Review: Dr. Mario Express (DSiWare)

Dr. Mario Express retains all of the addictive charm of past releases and proves to be a great fit for the DSiWare service.

Over the years, Dr. Mario has become one of the most beloved Tetris clones available for any game system. From its original inception on Nintendo's NES console to the more recent offering on the WiiWare service, Dr. Mario has enjoyed success on many a Nintendo platform, so it should come as no surprise to see Nintendo releasing a version of the game on their new DSiWare service. But while the core game play remains intact, the omission of a multiplayer mode is likely to rub some longtime fans of the game the wrong way. Having said that, it's still hard to ignore the addictive charm the game still features, even all these years later.

The game play in Dr. Mario Express is quite simple. In Classic Mode, you begin the game with a host of viruses inside your pill bottle. Dr. Mario will begin tossing various-coloured pill capsules into your pill bottle one at a time. Some capsules have two different coloured ends and some feature the same colour on both ends. Using these falling capsules, you must line up three like-coloured capsule ends with a matching coloured virus in order to eradicate it. When you've completely rid the pill bottle of all viruses, you complete the level and move onto the next one. The number of viruses and speed with which Dr. Mario tosses the pills increases as you progress through the levels.

If you feel like a twist on the Classic Mode described above, you can take on the CPU in the VS. CPU Mode. This mode pits you against the CPU in a race to see who can wipe out all the viruses in their pill bottle first. Much like the Classic Mode, you can set your virus level and the speed with which Dr. Mario tosses the pills before you begin the game. You can also choose which of the two musical tracks you want to listen to during play. This mode basically functions much the same way the multi-player version does in other releases, only instead of taking on other players, you're relegated to challenging the CPU in this version of the game.

The Classic Mode is basically the game we've all seen in the various Dr. Mario releases over the years and it's the mode most people who are familiar with the game will likely spend the most time with. But there is something to be said for the VS. CPU Mode as well, as it injects a bit of added intensity to the experience and offers a nice diversion from the main game itself. The control system is simple and intuitive and will feel instantly familiar to fans of the game. The game even saves your records for each mode so you can always keep track of your performance any time you feel the need to do so. It's a small feature, but a welcome one nonetheless.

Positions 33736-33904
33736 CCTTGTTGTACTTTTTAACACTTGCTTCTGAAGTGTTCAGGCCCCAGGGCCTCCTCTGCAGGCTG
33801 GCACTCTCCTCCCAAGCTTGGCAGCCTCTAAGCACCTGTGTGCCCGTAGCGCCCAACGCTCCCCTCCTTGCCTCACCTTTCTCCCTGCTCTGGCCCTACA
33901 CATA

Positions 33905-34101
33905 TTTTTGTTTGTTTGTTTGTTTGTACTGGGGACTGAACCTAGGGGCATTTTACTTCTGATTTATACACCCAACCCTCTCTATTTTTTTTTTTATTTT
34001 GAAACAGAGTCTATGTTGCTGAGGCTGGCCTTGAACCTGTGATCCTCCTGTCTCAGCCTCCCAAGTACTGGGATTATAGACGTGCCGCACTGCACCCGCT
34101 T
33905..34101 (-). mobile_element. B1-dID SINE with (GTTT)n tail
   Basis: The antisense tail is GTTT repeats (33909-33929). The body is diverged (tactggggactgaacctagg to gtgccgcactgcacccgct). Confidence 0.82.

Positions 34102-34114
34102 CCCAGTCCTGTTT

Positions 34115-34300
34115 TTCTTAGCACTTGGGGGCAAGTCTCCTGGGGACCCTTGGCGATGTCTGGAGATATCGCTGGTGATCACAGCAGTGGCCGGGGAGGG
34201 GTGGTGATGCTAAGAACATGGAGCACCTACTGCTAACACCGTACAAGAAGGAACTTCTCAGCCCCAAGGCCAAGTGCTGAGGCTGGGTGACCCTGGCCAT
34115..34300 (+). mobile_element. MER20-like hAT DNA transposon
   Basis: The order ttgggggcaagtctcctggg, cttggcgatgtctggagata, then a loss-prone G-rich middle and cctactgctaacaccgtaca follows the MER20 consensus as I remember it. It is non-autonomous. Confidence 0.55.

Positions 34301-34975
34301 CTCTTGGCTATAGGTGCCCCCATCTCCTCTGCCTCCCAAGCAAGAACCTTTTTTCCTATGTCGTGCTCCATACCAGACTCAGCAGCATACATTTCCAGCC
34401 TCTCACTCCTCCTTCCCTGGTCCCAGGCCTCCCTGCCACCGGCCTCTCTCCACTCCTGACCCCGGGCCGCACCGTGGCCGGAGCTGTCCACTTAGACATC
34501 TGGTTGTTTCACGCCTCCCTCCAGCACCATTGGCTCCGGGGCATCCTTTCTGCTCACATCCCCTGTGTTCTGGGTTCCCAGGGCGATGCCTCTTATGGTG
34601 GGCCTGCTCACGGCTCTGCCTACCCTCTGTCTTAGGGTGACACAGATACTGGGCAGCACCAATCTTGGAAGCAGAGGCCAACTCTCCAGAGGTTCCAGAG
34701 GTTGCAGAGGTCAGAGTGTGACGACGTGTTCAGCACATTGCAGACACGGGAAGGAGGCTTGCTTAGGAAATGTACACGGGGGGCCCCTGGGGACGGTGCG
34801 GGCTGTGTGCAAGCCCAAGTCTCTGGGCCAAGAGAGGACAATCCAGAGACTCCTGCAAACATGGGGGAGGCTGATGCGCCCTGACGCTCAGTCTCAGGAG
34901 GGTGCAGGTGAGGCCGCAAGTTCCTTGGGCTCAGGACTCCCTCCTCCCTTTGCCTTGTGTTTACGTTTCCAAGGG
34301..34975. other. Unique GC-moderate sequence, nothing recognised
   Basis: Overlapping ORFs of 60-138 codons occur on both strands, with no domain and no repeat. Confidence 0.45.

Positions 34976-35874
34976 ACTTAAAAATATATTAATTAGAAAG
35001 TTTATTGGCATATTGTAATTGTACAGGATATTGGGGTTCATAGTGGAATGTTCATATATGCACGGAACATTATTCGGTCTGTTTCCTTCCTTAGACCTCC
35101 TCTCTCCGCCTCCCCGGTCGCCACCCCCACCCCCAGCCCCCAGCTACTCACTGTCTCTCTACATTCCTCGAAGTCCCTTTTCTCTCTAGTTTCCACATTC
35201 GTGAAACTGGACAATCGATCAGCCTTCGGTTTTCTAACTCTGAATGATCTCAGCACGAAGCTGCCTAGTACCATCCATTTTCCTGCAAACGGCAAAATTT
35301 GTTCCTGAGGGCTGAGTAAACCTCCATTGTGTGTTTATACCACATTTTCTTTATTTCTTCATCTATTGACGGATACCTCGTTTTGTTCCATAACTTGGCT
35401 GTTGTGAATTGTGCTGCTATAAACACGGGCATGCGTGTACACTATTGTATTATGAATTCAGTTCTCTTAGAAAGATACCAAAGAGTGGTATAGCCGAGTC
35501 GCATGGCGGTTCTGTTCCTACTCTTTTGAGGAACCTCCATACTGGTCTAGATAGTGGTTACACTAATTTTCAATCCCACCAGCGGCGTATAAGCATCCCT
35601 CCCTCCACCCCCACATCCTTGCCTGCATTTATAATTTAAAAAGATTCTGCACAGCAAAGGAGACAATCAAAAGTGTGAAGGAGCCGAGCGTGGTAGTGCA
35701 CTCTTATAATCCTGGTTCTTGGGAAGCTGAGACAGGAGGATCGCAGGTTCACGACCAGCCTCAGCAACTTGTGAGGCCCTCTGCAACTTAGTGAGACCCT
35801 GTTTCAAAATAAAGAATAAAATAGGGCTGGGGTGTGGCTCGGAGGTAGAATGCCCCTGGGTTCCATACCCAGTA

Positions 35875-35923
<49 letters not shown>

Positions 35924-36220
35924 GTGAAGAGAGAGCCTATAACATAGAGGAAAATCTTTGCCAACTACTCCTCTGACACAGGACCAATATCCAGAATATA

The presentation in Dr. Mario Express is quite good, even for a DSiWare release. While the playing field is fairly basic in design, the viruses and Dr. Mario all have a sharp 3D rendered look to them and animate quite well throughout their various poses. Since the game is fairly basic in design, there's not a real need for a lot of flashy visual effects, and the "less is more" look of the game works perfectly considering the type of game it is.

The music is another thing long-time fans of the game will pick up on right off. The classic 'Fever' track sounds as great as ever and the game even offers up an alternate audio track for those who tire of the tune, although we can't imagine that happening. You can set which song you want to play during your game or let the CPU randomly select one of them for you. Either way, the musical presentation in Dr. Mario Express remains catchy and it's nice to see Nintendo include the classic Fever track one more time for those who've enjoyed it in previous Dr. Mario releases over the years.

Conclusion

In the end, Dr. Mario Express still features the same addictive gameplay the title has become so well known for over the years and it ends up being a welcome addition to a DSiWare game library that's been a bit lacking to date. A multi-player mode would have made the package much more well-rounded, but if you're just looking to kill some time and want a quick dose of a game that's still as much fun today as it was nearly two decades ago when it was first released, you'd be hard-pressed to find a better solution than this DSiWare version of the game. And at 500 Nintendo Points, this could be just what the doctor ordered for DSi owners.

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